But, that was not the case 2000 years ago.

If you seek to learn the origins of Christianity, you need to read less of the Tanakh, and more of archaeology, regarding discoveries in Egypt especially, of the religious figures commonly worshipped around the time of Philo of Alexandria. What do you know of the great ancient city that served as port for ships engaged in commerce between Rome, and the whole Eastern Mediterranean? Have you seen the enormous temple dedicated to Herakles (also named Khonsou, in local parlance of the day) in that city, east of Alexandria? When did that huge city disappear Kapyong? A city as important to Egypt as Sydney is to Australia.

The name of this city Ἡράκλειον. It disappeared, following an earthquake, 1200 years ago. Today it is all underwater. Long before Alexandria, there was Herakleion, aka Thonis, (in Coptic perhaps?). Strabo of Pontus described the temple in that city, two thousand years ago, living at the same time as Philo.

These enormous stone temples and statues are not "uncertain", Kapyong. There is nothing uncertain about the central role of Herakles in the lives of ordinary people, living in the Greek empire, two thousand years ago. The "world of myth" then, and today, is vibrant, dynamic, and flourishing. It is the world of scholarship that is floundering. In the case of the inquiry into the origins of Christianity, that scholarship is on life support.
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Re: Kapyong's Jesus Myth Theory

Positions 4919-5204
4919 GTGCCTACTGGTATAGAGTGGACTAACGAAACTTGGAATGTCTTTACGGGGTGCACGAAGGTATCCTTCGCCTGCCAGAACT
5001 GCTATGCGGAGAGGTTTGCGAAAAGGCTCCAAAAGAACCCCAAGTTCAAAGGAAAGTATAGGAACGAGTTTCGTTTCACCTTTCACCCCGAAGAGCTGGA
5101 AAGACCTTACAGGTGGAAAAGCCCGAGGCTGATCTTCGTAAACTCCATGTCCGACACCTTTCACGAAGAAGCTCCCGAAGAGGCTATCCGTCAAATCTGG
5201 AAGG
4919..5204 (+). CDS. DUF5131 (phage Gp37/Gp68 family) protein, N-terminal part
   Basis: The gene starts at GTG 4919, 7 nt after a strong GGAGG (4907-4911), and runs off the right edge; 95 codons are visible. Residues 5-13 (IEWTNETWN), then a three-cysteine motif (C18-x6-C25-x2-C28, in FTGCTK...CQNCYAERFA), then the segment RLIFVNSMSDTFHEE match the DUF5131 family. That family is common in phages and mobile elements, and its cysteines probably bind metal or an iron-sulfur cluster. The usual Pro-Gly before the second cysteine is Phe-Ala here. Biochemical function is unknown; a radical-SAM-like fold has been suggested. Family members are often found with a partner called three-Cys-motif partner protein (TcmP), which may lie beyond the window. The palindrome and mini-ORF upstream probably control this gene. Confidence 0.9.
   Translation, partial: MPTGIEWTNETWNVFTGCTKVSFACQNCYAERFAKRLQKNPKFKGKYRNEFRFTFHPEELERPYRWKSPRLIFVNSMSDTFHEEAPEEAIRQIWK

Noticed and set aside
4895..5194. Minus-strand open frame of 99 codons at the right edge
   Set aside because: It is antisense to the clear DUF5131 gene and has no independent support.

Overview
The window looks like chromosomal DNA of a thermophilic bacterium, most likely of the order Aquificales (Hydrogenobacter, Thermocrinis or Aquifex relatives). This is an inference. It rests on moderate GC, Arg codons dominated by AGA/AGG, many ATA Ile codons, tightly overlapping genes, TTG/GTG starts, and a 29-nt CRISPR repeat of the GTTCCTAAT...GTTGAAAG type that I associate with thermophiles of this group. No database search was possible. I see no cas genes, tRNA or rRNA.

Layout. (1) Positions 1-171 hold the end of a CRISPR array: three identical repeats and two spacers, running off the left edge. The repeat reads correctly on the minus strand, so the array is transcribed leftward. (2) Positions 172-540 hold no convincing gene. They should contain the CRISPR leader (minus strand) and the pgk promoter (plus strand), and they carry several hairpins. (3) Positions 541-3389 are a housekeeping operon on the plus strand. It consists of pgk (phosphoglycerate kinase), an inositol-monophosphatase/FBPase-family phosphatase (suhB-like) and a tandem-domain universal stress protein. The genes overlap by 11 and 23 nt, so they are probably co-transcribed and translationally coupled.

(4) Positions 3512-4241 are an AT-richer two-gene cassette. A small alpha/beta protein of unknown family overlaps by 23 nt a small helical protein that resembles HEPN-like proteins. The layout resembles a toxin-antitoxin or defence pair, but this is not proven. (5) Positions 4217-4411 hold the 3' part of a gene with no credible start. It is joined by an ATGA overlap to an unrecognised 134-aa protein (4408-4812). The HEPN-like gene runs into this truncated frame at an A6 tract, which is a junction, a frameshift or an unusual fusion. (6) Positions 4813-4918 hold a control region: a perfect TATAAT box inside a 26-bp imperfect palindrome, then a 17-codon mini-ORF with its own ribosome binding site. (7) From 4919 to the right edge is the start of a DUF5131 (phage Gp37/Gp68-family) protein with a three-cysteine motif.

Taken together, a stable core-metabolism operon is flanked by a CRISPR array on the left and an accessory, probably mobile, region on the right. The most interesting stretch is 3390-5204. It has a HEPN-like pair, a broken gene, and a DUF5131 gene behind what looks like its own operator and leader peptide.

#31  Postby dejuror » Mar 07, 2016 3:17 am

tanya wrote:..... I disagree with anyone who argues that Jesus had not been portrayed by the gospel writers as having been murdered by Roman soldiers, here, on terra firma, and not in paradise.


Christian writings of antiquity do state that the JEWS killed Jesus, the Son of God, the Lord from heaven.

1. Acts of the Apostles--the Jews killed Jesus, the son of God.

2. The Apology attributed to Aristides--the Jews killed Jesus, the son of God.

3. Dialogue with Trypho attributed to Justin--the Jews killed Jesus, the son of God.

4. Against the Jews attributed to Hippolytus--the Jews killed Jesus, the son of God.

5. Against Celsus attributed to Origen--the Jews killed Jesus, the son of God.

6. Against Heresies attributed to Irenaeus---the Jews killed Jesus, the son of God.

7. Against the Jews attributed to Tertullian---the Jews killed Jesus, the son of God.

8. The Pauline Corpus---the Jews killed Jesus, the son of God.

9. How the Persecutors died attributed to Lactanius---the Jews killed Jesus, the son of God.

10. Church History attributed to Eusebius--the Jews killed Jesus, the son of God.

11. Against the Jews attributed to Chrysostom---the Jews killed Jesus, the son of God.

Christians writings also claim the Jewish Temple fell c 70 CE because the Jews killed the son of God


The fall of the Jewish Temple c 70 CE must have or most likely pre-dated the propaganda that the Jews killed Jesus the son of God.

The fall of the Jewish Temple c 70 CE must have or most likely preceded the Jesus story in all christian writings including the Pauline Corpus.

In effect, the Pauline Corpus was fabricated after c 70 CE or after the Jewish Temple fell.

There is simply no evidence whatsoever that anything about the Jesus story in the Pauline Corpus was historical or could have been history .